FOMO(Fear of Missing Out) is poisonous. It corrodes self-esteem, torments the mind and distorts reality.
When I quit social media years ago, I remember going through something of a withdrawal. I wasn’t aware of it at the time, but looking back it’s obvious.
I used to be a major lurker on facebook, meaning I almost never posted anything but I was constantly skimming the news feed, looking for tidbits of stimulation.
Quitting was the best thing I ever did for myself.
FOMO is such an apt term for the emotions that social media like facebook stir up. It sums up the whole experience, from our deep fears of not being beautiful enough, tall enough, cool enough, photogenic enough, witty enough, all the way to the fear of missing out on actual experiences, like travel, sports, sex…
This is a vicious cycle that everyone on social media experiences whether they’re conscious of it or not. We feed each others insecurities, in a fruitless effort to cover up our own.
It’s self-judgment at it’s worst, or at least at it’s most glaringly obvious.
I don’t normally experience FOMO, but today it hit me full on.
Naturally, my head started to fill up with negative thoughts and unfair comparisons. “I should be graduating with them!” was the first thought, then came good old “What a failure I am”, and so on. I’m sure many of you can relate.
It wasn’t until ten minutes into this process that I managed to put things in perspective. Yes, it’s absolutely true that I quit the course, but I had good reason: I had become too ill to continue. And apart from that, I’m now almost fully healthy, I just finished walking the Camino de Santiago, I’m now in Sicily soaking up the sun, and life is better for me in every way.
But fighting the inner judge isn’t the answer. Where attention goes, energy flows. We need to dis-identify with these judgements. And that’s very tricky.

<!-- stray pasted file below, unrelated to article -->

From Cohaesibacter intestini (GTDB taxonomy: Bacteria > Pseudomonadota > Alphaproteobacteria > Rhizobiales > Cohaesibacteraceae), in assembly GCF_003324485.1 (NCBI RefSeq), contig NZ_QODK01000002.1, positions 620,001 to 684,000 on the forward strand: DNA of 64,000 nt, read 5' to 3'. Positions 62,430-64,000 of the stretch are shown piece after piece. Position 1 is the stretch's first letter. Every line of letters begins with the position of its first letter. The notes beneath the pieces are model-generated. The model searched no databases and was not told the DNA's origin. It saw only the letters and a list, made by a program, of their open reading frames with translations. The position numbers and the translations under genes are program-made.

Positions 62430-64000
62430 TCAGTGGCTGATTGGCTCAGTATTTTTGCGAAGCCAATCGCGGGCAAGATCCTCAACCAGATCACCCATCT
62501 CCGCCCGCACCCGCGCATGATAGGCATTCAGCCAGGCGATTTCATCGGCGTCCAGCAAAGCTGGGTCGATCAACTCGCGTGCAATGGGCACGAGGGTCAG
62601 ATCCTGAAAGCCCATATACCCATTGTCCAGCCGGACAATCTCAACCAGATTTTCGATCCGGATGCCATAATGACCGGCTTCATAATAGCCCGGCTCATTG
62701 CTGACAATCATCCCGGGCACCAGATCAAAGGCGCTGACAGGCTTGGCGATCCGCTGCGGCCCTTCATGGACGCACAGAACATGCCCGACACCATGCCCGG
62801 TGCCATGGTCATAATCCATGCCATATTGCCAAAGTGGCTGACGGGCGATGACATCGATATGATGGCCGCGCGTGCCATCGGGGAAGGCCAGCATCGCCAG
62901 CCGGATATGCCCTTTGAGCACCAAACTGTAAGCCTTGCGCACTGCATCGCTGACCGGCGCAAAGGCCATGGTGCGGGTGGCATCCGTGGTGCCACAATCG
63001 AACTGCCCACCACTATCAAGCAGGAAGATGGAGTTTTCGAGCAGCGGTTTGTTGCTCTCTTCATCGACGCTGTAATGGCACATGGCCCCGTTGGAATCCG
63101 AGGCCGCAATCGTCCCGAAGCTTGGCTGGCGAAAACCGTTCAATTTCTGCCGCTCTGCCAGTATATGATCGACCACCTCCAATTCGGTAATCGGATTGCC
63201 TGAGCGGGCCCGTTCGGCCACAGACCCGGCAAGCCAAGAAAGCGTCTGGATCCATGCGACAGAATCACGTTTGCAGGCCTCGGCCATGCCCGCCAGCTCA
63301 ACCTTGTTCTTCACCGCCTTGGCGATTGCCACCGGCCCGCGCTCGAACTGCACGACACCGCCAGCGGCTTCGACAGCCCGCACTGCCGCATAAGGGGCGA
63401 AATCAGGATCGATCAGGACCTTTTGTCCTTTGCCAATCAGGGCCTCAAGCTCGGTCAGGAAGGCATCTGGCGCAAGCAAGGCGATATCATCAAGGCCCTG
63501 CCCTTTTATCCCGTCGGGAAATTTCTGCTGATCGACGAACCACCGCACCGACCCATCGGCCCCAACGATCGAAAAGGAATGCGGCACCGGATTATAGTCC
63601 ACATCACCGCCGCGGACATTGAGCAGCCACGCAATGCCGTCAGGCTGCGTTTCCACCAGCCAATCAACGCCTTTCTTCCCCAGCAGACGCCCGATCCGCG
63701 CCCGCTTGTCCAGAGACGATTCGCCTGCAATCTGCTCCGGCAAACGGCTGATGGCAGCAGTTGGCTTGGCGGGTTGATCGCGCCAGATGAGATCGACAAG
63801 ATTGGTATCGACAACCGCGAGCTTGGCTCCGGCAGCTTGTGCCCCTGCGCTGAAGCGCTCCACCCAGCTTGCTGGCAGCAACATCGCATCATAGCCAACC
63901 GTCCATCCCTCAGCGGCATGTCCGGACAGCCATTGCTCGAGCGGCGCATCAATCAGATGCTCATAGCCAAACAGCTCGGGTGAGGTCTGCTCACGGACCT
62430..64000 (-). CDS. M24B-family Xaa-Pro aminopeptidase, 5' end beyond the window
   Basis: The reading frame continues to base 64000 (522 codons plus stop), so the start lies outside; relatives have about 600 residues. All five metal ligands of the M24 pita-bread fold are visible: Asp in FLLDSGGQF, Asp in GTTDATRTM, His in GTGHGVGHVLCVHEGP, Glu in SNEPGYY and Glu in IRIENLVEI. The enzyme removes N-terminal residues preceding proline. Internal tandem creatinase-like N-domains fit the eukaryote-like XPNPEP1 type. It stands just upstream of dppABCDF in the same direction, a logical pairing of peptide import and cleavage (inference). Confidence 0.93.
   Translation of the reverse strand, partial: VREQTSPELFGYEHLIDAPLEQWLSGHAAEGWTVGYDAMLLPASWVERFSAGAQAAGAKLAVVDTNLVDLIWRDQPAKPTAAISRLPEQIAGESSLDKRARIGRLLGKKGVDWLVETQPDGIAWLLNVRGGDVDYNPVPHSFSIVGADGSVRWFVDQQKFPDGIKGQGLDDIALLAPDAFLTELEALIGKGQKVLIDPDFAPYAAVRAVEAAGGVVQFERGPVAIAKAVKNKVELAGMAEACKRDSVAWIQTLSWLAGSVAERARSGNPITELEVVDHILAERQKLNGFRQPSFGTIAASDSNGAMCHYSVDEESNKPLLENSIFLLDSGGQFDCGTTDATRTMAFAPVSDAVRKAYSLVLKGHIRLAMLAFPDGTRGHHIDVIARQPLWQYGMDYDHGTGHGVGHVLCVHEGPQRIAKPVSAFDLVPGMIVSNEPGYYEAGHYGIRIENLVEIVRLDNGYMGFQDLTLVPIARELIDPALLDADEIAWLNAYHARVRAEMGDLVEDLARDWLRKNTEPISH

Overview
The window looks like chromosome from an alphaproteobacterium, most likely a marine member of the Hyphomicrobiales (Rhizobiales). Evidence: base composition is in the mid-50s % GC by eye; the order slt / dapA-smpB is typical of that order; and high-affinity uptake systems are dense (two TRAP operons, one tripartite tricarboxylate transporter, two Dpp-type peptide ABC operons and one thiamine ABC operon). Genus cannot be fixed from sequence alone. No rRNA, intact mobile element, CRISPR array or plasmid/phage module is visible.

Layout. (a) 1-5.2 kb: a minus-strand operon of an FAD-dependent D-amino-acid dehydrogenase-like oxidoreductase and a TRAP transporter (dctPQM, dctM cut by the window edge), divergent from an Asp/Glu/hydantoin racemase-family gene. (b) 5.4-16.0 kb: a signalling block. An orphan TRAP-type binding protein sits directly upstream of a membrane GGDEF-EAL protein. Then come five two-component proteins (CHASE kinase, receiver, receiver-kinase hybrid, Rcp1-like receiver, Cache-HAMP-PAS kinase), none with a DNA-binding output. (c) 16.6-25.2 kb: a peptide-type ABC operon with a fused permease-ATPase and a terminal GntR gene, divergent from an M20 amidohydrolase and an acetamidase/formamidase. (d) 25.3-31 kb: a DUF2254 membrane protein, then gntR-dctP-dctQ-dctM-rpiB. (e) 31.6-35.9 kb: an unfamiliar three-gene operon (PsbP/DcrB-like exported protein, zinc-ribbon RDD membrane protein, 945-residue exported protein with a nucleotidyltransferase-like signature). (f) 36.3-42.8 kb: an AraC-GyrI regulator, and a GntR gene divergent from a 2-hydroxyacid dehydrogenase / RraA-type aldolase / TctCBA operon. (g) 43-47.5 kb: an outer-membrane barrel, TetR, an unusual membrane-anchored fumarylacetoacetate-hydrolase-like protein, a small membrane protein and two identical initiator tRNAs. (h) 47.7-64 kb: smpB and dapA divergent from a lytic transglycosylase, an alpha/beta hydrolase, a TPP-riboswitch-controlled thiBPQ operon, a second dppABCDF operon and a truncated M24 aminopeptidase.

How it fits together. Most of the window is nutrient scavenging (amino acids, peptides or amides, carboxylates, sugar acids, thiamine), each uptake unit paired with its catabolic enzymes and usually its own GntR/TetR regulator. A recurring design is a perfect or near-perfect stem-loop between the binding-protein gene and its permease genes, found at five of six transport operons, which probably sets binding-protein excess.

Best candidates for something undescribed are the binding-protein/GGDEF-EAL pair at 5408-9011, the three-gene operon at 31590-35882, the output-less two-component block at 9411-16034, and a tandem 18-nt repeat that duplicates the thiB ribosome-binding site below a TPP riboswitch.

What I mean is, in order to be judged, permission is needed. We need to take back that permission. Nobody has a right to judge you, or me. Even our own minds have no right to judge us. As soon as we realize this and accept it, we can start to create real change for ourselves.
Of course, this wouldn’t be the Joy of Awareness if I didn’t say “mindfulness is the answer”. So, mindfulness is the answer, as with so much else.
Without becoming mindful of these thought processes, we have no hope in changing them. Increased awareness is always a good thing. So the first step is becoming mindful of FOMO, which is really just a part of the grander web of self-judgment, and the second step is dis-identification, or taking back the permission to be judged. But how do we do that?
Becoming aware is one thing, but how do we stop identifying with what our mind says about us? Well, I would split it into two facets. The first facet is pretty brusque, but bear with me: tell the inner judge to shut the FUCK up. Easy enough, right? Try to feel the anger, the feeling of offence. Your mind has no right, so tell it so.
You may thing this is stupid, and I agree, it does sound stupid. But I’m all about direct experience. I’m not here to give you results, I’m here to give you ideas. Ideas that have helped me work on the problems we share. So try it. That’s all I ask. You may find that the voice dies down, and what’s left is a feeling of spaciousness.
The second facet of dis-identifying is body-awareness. Becoming aware of body sensations is the easiest and most efficient way I’ve found for expansion of awareness and calming down mind-chatter. The sensations of our bodies are an anchor to the present moment.
Both facets are important. The inner space we gain from asserting our inherent value to the judge makes the shift of awareness from mind to body all the easier.
We may all be different, but in many ways we are the same. We can all work on overcoming self-judgment, and we can all benefit from it.
I pray for our success in expanding our capacity for self love. We’re in this together.